12 Most Common Writing Mistakes You Want to Avoid at All Costs
Nobody expects you to be perfect all the time. However, there are some really glaring writing mistakes that when done repeatedly can seriously undermine your credibility, reputation and personal brand.
But many of these mistakes are easy to avoid. For instance, misspelled words, excessive exclamation points and the overuse of emoji are frequent writing errors in emails that are easy fixes, according to Jacqueline Whitmore, etiquette expert and founder of The Protocol School of Palm Beach.
Is it really worth checking every single document for writing errors? Yes, according to Timothy Harper, writing coach and editor of CUNY Journalism Press. "The whole point of grammar and punctuation is clarity.”
Click through these 12 slides to learn more about the most common writing mistakes and how to correct them.Related Video: 10 Words to Cut From Your Writing
You use industry buzzwords that are hackneyed and phony.
There are common buzzwords in any given industry that lose impact and meaning due to overuse or overexposure. Some of the most overused buzzwords in business are: innovative, transformative, thought leadership and revolutionary.
Do these words have authentic impact if everyone is using them?
When composing an email, prospectus, business plan, article or pitch, use buzzwords sparingly. Instead, take the time to write a clear explanation or argument using supportive studies, research, numbers and benefits.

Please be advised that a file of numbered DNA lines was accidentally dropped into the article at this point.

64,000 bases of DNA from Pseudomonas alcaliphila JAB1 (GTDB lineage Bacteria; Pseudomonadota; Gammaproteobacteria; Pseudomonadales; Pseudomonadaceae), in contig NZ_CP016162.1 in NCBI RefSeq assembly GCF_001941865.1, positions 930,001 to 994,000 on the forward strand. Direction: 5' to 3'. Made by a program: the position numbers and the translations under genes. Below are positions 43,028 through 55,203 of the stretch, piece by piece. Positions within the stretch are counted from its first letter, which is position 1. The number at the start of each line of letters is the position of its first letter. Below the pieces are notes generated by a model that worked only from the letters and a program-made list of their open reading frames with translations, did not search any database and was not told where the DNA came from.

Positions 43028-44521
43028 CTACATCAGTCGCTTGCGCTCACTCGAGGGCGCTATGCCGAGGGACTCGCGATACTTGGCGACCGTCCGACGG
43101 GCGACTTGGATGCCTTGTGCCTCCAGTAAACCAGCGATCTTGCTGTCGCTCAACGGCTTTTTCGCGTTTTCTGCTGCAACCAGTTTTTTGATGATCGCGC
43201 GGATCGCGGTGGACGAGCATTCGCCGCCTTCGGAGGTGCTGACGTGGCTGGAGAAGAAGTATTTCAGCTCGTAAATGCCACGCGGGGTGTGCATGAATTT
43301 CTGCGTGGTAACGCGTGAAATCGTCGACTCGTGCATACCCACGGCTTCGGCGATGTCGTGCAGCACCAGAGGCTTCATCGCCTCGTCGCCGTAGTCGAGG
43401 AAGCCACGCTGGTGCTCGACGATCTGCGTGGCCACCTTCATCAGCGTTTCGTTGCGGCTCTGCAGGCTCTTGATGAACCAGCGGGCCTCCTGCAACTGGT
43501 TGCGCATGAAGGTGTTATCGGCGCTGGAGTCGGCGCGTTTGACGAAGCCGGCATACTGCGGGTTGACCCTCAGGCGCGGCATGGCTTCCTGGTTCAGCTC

You assume the reader knows the acronyms or identity of the people you mention.
Don’t assume the reader knows your world as intimately as you do. Having to stop and look up an acronym is disruptive and puts the burden of research on the reader.
You overuse CAPS and punctuation.
"People sometimes get carried away and put a number of exclamation points at the end of their sentences. The result can appear too emotional or immature," writes Barbara Pachter, author of The Essentials of Business Etiquette. "Exclamation points should be used sparingly in writing."
The same goes for the capitalization of words for emphasis. The practice reads like the writer is shouting. If you want to emphasize a word or phrase, use that sparing exclamation point. Or find another way.
You compose overly complicated, overly abstract or flowery writing.
You know that writing acronym KISS? It stands for “Keep it simple, stupid.” It means that complicated and high-brow writing doesn’t necessarily equate good writing -- particularly if you lose the attention of the reader.
Keep sentence construction simple, ground your abstract ideas in clear examples and use vocabulary that the majority of readers would understand.
Related: Top 10 Business Plan Mistakes
You mix single objects with plural pronouns or single subjects with plural verbs.
This is a common writing mistake, but the object and pronoun need to match in singularity or plurality.
Incorrect: Baby Silas is really enjoying their bath.
Correct: Baby Silas is really enjoying his bath.
A related mistake is when a single subject is paired with a plural verb. Again, the subject and verb need to match in singularity and plurality.
Incorrect: The president and the rest of his staff is spending the afternoon at Camp David.
Correct: The president and the rest of his staff are spending the afternoon at Camp David.
Something to note is that gender-neutral pronouns (e.g. zie, zim, zir, zis) are growing in use. However, they’re not currently the norm in the majority of business writing and correspondence. If a client, colleague or audience prefers the use of gender-neutral pronouns, be sure to learn more information about how to use them. Also, when writing, clarify that you’re using gender-neutral pronouns to your audience. Don’t assume they already know.Related: 10 Mistakes Content Marketers Make (And How To Avoid Them)
You make one of these common mix-ups.